We meandered for a while, but eventually arrived at a large modern building surrounded by lots of cars and activity. I saw some guys in uniform and suggested we stop and ask if this was the place. He rolled down the window and I did all the talking, while Roberto sat there mute. He pulled into the parking lot which was about 1000 yards from the entrance, rather than dropping me off at the front door. Oh…and when he got change earlier, he kept his portion of it, so I wasn’t able to “adjust” his fee. Thanks for everything man!
Inside, the lower floor was dark and deserted…clearly not where the ticket counters were located. I asked for directions and when I eventually arrived at the ticket counter there was already a LOOOONG line. I was relieved to see a beautiful, smiling attendant behind the counter until I put my glasses on and realized that it was a life-sized photograph on the wall.
Instead, the counter was manned by three guys who were not pleased to be working at 6:45 a.m. I have seen glaciers that moved at a faster pace. In addition, the queue resembled a strand of mutating DNA…large groups of people would arrive, greet someone in line and insert themselves ahead of all the passengers behind them. One guy in particular had an entourage larger than Justin Bieber's which kept growing in size with each passing minute.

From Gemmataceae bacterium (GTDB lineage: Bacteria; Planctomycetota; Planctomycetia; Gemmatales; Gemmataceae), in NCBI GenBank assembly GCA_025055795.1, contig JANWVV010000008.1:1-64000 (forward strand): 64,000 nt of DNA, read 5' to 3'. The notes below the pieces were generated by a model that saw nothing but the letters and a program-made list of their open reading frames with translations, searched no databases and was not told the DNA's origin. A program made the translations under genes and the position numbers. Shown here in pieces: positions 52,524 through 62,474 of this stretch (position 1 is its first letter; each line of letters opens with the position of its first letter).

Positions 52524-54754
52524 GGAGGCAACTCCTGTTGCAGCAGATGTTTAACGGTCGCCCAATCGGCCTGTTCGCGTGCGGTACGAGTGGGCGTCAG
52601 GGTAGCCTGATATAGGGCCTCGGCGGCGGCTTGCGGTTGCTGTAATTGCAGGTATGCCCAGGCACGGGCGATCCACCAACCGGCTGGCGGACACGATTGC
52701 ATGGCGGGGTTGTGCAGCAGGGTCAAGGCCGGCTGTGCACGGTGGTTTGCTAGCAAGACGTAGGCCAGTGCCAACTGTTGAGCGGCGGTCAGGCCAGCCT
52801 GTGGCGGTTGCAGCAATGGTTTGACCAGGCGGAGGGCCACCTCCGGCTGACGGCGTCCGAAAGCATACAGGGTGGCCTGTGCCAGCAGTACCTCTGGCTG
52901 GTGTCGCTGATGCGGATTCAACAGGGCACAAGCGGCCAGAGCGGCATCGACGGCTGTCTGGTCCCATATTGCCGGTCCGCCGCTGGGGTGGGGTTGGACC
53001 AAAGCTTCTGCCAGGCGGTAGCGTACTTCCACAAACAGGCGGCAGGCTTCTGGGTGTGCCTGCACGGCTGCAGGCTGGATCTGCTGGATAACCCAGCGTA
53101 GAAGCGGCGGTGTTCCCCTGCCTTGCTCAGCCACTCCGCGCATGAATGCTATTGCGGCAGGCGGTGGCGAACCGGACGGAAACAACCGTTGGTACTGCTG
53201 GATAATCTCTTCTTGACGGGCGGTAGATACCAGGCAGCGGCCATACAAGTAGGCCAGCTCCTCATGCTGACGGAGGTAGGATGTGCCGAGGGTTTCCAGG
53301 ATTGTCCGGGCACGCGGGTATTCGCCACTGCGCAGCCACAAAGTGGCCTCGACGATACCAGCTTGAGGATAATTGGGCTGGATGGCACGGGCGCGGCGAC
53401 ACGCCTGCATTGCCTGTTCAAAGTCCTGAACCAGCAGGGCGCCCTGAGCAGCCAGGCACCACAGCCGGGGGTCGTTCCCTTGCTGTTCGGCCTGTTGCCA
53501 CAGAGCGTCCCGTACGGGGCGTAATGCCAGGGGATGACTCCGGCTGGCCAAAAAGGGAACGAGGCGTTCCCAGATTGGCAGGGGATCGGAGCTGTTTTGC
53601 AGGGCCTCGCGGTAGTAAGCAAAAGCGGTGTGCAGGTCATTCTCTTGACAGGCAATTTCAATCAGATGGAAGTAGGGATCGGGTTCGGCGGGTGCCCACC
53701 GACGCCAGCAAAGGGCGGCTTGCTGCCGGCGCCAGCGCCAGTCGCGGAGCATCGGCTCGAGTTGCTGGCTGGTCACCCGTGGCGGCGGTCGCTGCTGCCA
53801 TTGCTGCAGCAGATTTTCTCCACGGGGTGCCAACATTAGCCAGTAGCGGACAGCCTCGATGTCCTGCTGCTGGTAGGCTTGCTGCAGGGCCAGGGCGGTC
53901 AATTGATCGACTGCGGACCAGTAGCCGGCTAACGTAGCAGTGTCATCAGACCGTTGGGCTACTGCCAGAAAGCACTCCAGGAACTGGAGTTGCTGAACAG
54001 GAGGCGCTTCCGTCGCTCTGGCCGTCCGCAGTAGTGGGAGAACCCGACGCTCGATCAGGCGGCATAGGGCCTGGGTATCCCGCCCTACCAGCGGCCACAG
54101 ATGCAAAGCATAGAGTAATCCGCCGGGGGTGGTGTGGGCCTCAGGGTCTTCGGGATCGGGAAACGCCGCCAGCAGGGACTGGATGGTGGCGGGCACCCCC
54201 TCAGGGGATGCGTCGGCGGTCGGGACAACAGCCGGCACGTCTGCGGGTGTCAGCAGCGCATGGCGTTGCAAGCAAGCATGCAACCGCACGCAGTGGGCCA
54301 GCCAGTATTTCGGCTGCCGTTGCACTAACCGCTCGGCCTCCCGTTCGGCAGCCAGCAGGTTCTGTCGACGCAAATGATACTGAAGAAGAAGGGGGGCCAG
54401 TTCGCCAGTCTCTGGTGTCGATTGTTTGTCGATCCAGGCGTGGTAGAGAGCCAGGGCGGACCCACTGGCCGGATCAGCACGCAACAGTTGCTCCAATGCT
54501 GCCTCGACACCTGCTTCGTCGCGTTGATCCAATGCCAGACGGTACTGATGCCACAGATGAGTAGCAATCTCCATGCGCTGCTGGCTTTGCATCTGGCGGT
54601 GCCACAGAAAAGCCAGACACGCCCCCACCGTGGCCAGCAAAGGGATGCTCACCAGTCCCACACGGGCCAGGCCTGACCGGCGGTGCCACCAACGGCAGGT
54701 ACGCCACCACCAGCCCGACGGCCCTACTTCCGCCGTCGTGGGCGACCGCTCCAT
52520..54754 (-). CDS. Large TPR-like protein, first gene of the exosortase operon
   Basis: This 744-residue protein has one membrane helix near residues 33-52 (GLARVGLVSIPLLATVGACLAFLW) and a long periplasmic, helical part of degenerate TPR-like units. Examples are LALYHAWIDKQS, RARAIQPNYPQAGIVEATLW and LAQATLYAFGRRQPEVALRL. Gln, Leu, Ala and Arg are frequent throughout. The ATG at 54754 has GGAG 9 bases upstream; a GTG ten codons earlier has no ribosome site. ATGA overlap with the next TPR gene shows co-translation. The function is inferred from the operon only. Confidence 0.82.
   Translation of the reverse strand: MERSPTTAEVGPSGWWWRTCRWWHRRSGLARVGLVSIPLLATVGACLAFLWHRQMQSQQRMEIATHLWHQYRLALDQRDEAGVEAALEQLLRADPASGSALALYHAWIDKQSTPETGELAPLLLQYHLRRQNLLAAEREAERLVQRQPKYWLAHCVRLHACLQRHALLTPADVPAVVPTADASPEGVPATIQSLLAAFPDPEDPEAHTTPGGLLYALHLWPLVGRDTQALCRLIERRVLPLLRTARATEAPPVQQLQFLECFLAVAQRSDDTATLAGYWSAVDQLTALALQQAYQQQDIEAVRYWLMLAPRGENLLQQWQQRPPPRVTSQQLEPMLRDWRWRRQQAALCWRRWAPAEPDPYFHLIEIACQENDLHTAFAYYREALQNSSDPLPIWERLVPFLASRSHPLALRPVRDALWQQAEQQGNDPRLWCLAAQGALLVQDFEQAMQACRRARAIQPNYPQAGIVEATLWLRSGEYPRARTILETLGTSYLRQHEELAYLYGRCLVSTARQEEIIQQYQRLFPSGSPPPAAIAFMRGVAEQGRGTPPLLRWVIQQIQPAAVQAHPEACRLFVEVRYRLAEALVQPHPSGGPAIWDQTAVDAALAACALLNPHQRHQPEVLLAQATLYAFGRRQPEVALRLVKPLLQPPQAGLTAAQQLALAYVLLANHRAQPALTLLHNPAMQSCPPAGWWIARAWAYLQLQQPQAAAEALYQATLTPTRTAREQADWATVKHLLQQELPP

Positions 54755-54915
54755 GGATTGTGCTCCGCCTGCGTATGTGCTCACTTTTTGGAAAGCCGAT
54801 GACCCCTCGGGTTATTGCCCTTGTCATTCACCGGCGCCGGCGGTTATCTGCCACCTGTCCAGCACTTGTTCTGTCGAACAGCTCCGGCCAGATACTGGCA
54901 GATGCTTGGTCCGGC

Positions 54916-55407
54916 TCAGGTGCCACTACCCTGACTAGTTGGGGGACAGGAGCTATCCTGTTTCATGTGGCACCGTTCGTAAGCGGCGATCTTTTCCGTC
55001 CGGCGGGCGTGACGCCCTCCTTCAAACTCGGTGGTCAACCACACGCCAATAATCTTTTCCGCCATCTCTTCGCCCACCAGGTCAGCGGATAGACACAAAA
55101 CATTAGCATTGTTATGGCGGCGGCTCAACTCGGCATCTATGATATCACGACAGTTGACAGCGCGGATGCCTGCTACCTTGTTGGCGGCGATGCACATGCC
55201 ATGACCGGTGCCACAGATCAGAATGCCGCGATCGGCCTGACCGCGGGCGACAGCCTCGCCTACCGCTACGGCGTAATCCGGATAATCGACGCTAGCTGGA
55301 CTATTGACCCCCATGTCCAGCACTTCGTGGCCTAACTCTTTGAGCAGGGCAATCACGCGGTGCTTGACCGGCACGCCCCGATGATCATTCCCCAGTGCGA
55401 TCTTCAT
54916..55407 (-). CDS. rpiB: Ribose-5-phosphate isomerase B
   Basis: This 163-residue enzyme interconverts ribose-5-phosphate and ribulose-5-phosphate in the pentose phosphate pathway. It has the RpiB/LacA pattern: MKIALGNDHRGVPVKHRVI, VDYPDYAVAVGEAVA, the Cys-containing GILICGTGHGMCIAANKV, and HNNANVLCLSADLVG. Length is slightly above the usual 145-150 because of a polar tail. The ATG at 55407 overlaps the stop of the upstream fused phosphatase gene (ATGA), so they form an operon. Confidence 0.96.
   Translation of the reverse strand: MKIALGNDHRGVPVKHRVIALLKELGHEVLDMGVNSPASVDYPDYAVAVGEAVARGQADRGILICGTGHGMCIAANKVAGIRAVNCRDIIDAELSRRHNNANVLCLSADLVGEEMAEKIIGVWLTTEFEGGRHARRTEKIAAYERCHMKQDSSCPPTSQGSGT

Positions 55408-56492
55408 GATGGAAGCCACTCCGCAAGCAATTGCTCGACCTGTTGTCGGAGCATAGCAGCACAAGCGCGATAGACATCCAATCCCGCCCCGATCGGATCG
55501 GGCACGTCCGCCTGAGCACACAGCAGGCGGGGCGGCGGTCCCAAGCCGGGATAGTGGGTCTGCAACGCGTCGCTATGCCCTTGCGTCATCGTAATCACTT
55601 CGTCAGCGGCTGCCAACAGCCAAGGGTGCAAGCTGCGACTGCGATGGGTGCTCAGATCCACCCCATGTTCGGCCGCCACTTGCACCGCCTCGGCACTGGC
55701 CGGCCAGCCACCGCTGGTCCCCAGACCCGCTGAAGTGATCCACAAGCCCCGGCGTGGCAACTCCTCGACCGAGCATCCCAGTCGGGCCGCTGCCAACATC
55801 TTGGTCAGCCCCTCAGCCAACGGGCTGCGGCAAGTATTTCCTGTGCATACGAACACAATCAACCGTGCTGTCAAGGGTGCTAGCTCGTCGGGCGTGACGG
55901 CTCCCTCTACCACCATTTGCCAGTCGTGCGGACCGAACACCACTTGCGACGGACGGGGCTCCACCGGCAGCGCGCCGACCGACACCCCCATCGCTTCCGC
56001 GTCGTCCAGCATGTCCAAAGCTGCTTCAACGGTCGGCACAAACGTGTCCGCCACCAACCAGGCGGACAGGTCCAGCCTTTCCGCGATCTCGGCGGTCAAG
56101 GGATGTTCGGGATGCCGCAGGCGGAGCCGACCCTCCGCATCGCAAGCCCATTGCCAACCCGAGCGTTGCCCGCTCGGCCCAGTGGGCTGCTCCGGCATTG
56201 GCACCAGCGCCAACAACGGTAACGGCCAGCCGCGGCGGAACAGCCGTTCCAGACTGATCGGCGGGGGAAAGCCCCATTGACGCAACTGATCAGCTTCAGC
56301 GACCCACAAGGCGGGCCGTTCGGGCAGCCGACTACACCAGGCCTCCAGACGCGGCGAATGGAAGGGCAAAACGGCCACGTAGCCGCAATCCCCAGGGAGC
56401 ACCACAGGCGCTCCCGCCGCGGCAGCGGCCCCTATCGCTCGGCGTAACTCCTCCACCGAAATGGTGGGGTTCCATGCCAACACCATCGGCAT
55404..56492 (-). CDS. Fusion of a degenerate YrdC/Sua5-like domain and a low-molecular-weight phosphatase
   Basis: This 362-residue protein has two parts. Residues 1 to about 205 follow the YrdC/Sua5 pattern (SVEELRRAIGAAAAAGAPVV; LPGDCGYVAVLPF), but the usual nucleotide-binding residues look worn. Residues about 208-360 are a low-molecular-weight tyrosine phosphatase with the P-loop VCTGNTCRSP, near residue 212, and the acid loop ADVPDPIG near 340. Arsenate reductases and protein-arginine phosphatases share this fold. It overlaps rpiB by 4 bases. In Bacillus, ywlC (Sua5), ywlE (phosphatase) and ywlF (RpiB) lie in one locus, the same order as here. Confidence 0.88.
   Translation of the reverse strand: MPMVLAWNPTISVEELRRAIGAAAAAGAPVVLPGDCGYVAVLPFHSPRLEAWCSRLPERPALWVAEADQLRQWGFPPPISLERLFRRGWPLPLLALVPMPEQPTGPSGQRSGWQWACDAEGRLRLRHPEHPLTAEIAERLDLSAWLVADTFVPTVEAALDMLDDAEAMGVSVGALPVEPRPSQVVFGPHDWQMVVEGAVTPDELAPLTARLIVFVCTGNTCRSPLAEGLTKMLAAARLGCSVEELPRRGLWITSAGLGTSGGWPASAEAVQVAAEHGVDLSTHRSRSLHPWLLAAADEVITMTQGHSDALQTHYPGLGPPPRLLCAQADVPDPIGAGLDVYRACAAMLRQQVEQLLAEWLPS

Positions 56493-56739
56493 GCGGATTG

We had now entered geological time….minutes stretched into eons. By the time I reached the front fo the line, several people had celebrated birthdays, anniversaries and one woman had had a baby. After paying my departure tax and finding my gate, I sat down and finally exhaled. Total time elapsed since arriving at the airport…one and a half hours.
Please don't get me wrong. I absolutely loved my month in Cuba! If only the crumbling walls and flaking paint could speak, what tales they could tell of a man who liked to write and catch big fish named Ernest Hemingway, or the scraggly-bearded but devastatingly handsome revolutionary named Che Guevara, or America's Public Enemy Number One..the flamboyant gangster named Al Capone who played high stakes poker in Havana's casinos while enjoying Cuba's finest rum and cigars and señoritas.
I found almost everyone I encountered to be friendly, helpful and eager to talk to an American who had entered the country illegally through Mexico because our government is still holding a 50 year old grudge and doesn't allow Americans to travel to Cuba without special permission. Many people said "Welcome to Cuba!" to me and treated me like family when I stayed in their homes.
If you ever have the chance to go, jump on it. It won't be long before the Cuba I visited will be taken over by McDonald's and Starbucks and KFC. You'll have a blast...but when you get ready to leave, just make sure you take a map in case your driver is a guy by the name of Roberto.